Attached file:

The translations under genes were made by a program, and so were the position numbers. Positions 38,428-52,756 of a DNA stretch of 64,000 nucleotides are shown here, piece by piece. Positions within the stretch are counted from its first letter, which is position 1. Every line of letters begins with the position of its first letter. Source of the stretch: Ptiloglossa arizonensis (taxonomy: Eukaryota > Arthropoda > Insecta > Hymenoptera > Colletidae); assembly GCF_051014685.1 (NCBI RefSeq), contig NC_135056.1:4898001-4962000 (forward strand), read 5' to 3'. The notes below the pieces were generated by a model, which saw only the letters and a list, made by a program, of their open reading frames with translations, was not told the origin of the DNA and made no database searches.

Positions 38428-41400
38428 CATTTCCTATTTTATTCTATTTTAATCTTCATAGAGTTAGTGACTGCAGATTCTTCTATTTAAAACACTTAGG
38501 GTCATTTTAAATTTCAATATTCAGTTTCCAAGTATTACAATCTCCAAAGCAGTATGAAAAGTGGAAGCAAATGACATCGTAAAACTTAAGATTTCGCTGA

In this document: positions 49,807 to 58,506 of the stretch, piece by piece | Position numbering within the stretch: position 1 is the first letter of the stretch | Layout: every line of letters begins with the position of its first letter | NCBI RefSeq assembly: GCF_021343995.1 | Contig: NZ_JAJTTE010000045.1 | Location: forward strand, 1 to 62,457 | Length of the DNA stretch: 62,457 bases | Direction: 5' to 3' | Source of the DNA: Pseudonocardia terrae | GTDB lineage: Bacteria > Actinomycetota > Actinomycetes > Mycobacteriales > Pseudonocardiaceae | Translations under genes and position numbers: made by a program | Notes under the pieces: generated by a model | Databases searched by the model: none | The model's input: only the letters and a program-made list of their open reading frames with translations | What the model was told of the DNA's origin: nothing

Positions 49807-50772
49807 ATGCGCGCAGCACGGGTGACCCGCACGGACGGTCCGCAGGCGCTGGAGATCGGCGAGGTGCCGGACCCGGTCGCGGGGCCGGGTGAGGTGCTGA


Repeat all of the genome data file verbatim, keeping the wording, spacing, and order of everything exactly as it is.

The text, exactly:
The translations under genes were made by a program, and so were the position numbers. Positions 38,428-52,756 of a DNA stretch of 64,000 nucleotides are shown here, piece by piece. Positions within the stretch are counted from its first letter, which is position 1. Every line of letters begins with the position of its first letter. Source of the stretch: Ptiloglossa arizonensis (taxonomy: Eukaryota > Arthropoda > Insecta > Hymenoptera > Colletidae); assembly GCF_051014685.1 (NCBI RefSeq), contig NC_135056.1:4898001-4962000 (forward strand), read 5' to 3'. The notes below the pieces were generated by a model, which saw only the letters and a list, made by a program, of their open reading frames with translations, was not told the origin of the DNA and made no database searches.

Positions 38428-41400
38428 CATTTCCTATTTTATTCTATTTTAATCTTCATAGAGTTAGTGACTGCAGATTCTTCTATTTAAAACACTTAGG
38501 GTCATTTTAAATTTCAATATTCAGTTTCCAAGTATTACAATCTCCAAAGCAGTATGAAAAGTGGAAGCAAATGACATCGTAAAACTTAAGATTTCGCTGA

In this document: positions 49,807 to 58,506 of the stretch, piece by piece | Position numbering within the stretch: position 1 is the first letter of the stretch | Layout: every line of letters begins with the position of its first letter | NCBI RefSeq assembly: GCF_021343995.1 | Contig: NZ_JAJTTE010000045.1 | Location: forward strand, 1 to 62,457 | Length of the DNA stretch: 62,457 bases | Direction: 5' to 3' | Source of the DNA: Pseudonocardia terrae | GTDB lineage: Bacteria > Actinomycetota > Actinomycetes > Mycobacteriales > Pseudonocardiaceae | Translations under genes and position numbers: made by a program | Notes under the pieces: generated by a model | Databases searched by the model: none | The model's input: only the letters and a program-made list of their open reading frames with translations | What the model was told of the DNA's origin: nothing

Positions 49807-50772
49807 ATGCGCGCAGCACGGGTGACCCGCACGGACGGTCCGCAGGCGCTGGAGATCGGCGAGGTGCCGGACCCGGTCGCGGGGCCGGGTGAGGTGCTGA